There is no need for solvency tests and corporate resolutions for issue and redemption of shares. Relief from such conditions ensures seamless movement of capital. Shareholders have greater freedom and flexibility to enter and exit a fund through easy subscription and redemption of shares. Such fluidity and flexibility are very critical for the efficiency of investment funds.
Typically, when funds are capitalised with redeemable preferred shares, the financial reporting standards require such instruments to be classified as liabilities, and this poses a problem at the time of solvency tests before capital reduction or redemption. Since VCCs are exempted from the solvency test, the limitation posed by the classification requirement of the reporting standard is obviated.
Unlike corporations set up under the Companies Act that requires dividends to be distributed from the profits only, VCCs can distribute dividends from the capital itself.
Although VCCs are required to maintain a register of shareholders, they need not disclose the register publicly.
The VCCs are allowed to be constituted as umbrella funds with several sub-funds that have different investment objectives, investors, and asset classes. Furthermore, the sub-funds could share a board of directors and have the same fund manager, custodian, auditor and administrative agent. Additionally, administrative functions could also be consolidated into the sharing of service providers, and administrative functions would pave the way for economies of scale and cost advantage.
The VCC framework allows for inward re-domiciliation, therefore funds structured as VCCs in other jurisdictions can easily re-domicile in Singapore, to tap into the Asian markets without losing their identity and legacy.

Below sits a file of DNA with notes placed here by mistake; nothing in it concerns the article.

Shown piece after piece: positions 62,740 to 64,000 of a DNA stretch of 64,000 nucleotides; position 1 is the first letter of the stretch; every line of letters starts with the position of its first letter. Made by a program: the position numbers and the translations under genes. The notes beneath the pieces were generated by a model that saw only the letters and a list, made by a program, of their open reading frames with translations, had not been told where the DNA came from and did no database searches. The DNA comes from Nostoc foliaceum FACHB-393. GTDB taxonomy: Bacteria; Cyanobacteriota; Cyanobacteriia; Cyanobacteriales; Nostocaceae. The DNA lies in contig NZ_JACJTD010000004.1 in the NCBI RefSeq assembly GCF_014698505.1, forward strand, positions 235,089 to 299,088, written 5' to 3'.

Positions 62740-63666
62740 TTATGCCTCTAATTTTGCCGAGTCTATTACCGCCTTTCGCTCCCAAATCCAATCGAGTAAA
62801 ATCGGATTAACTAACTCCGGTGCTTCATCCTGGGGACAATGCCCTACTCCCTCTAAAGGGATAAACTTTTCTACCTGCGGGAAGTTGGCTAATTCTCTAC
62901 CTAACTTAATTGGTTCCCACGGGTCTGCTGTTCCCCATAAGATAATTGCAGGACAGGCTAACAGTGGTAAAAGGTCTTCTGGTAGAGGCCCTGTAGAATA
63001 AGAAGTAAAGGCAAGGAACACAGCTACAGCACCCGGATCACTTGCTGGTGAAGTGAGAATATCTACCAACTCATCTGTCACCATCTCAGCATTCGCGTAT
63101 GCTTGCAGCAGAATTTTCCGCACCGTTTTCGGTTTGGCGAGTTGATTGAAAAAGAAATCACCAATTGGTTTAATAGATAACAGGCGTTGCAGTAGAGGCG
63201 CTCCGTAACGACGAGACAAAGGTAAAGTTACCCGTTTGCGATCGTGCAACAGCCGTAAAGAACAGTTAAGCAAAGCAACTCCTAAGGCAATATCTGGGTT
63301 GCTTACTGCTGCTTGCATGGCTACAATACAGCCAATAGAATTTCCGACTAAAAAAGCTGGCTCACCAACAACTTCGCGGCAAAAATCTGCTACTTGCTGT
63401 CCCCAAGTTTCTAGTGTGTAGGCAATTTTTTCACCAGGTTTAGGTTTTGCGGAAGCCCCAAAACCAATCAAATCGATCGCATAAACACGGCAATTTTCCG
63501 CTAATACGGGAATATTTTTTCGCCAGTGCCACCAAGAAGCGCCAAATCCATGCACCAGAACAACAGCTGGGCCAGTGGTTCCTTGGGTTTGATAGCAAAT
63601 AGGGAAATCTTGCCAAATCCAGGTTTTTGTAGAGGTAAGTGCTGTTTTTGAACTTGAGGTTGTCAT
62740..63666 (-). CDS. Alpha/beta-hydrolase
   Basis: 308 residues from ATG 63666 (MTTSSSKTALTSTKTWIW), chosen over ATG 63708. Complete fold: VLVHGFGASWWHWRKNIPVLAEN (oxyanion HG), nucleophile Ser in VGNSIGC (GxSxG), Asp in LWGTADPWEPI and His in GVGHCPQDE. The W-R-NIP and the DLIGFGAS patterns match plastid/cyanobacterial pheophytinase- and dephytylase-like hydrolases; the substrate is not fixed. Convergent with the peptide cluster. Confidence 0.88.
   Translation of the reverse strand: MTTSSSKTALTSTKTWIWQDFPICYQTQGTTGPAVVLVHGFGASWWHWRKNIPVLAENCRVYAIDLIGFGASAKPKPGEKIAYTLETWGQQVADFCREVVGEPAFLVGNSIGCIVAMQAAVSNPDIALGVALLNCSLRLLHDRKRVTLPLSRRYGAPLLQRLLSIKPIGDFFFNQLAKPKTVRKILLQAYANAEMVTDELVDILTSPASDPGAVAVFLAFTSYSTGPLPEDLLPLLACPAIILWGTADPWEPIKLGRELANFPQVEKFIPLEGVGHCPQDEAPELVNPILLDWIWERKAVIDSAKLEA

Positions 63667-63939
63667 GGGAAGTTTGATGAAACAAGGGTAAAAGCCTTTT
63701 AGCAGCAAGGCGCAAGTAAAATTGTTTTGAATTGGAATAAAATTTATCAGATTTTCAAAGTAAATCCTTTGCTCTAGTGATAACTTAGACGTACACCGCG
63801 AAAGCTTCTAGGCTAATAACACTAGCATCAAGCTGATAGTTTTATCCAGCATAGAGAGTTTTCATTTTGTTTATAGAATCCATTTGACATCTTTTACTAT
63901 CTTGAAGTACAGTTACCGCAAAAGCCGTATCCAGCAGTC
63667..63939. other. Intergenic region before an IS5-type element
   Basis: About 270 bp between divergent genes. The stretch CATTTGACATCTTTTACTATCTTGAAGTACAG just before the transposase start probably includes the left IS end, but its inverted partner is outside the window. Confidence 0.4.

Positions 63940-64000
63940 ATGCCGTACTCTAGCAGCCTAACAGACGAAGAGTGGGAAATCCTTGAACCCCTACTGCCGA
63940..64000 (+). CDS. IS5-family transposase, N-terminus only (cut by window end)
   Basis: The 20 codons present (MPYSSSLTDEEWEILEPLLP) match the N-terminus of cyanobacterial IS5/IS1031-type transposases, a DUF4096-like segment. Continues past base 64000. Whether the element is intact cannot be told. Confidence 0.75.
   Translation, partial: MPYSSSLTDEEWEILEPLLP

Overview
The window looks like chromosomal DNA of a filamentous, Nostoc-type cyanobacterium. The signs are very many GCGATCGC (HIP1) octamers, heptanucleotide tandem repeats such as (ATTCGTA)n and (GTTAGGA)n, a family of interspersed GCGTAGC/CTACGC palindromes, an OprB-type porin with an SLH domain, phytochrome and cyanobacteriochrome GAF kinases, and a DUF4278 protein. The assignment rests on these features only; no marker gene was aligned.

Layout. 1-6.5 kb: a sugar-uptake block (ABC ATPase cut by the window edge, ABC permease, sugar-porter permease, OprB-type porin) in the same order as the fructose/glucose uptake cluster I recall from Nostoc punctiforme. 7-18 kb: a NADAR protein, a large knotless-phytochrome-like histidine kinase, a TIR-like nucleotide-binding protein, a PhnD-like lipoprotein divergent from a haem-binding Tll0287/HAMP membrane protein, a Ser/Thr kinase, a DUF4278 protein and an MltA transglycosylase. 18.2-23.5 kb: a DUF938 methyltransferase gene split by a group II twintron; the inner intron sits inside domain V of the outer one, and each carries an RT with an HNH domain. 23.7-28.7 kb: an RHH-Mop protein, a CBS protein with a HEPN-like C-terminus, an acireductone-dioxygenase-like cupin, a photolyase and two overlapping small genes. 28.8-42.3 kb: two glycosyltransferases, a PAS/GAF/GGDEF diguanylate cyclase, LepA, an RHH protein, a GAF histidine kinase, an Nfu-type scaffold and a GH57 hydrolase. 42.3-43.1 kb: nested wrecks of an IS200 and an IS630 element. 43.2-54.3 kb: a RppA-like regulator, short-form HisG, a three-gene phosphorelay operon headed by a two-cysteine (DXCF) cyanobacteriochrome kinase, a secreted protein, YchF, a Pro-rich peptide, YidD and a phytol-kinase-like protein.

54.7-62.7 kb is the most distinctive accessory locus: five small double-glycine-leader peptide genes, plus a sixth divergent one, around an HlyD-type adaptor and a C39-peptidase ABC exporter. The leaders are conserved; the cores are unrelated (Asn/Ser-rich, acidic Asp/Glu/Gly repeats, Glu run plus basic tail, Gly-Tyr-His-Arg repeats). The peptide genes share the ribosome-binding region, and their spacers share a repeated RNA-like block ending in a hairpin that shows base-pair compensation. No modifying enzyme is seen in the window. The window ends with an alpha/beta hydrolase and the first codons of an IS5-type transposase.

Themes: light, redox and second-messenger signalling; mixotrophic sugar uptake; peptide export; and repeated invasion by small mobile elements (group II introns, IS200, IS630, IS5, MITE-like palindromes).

Furthermore, VCCs will enjoy the tax incentives and treatments that are available to current investment funds that are domiciled in Singapore. Subject to conditions, the Financial Sector Incentive extended to fund management companies and GST remission for funds will also apply to the VCCs.
The sub-funds under an umbrella structure do not have a separate legal identity. To address a potential contagion risk, whereby the assets and liabilities of the sub-funds get mixed up with or used to discharge the liabilities of other sub-fund, the VCC Act requires assets and liabilities of each sub-fund to be segregated. Each sub-fund must be wound up separately to uphold the segregation, and the winding up of one Sub-fund does not lead to the winding up of the VCC. As the sub-funds lack legal persona, the VCC may sue or be sued in respect of a sub-fund. A sub-fund of a VCC may invest in another sub-fund of the VCC.
Since the Act allows inward re-domiciliation of foreign-domiciled funds, many of the funds that used overseas jurisdictions to route investment via vehicles similar to VCC can now consider to re-domicile in Singapore and consolidate their pooling and investment activities. Those foreign-domiciled funds that are constituted as corporations will have to first convert to a VCC before re-domiciling in Singapore; alternatively, they can freshly incorporate a VCC in Singapore.
Although shares can be issued and redeemed without shareholders’ approval, shares can be issued and redeemed only within the net asset value. This is to protect the creditors. However, for listed close-ended funds, this has to be in accordance with the relevant listing requirements.
The VCCs offered to retail investors must have at least three directors, including at least one independent director. A prospectus must also be filed with the MAS before offering shares, and the MAS must approve the VCC. An approved trustee must be appointed as the custodian of the VCC assets.
In its present form, the Act’s provisions relating to the insolvency of VCC has been adopted from The Companies Act. However, this would soon be amended with provisions from the Insolvency Bill along with appropriate modifications that are specific to VCC.
The VCC is a new corporate vehicle that obviates the limitations of the existing structures. With this addition, Singapore’s position as the fund management hub is anticipated to become holistic and efficient with world-class management capabilities, robust regulatory framework and favourable tax regime. With the introduction of the VCC, the sector will witness a surge in activity with plenty of growth opportunity for service providers such as auditors, tax professionals, custodians, fund managers and advocates Singapore’s latest innovation for the fund management sector is a testimony for the city-states resolve to stay ahead of the competition to fortify its reputation as a pro-business asset and fund management hub in the region.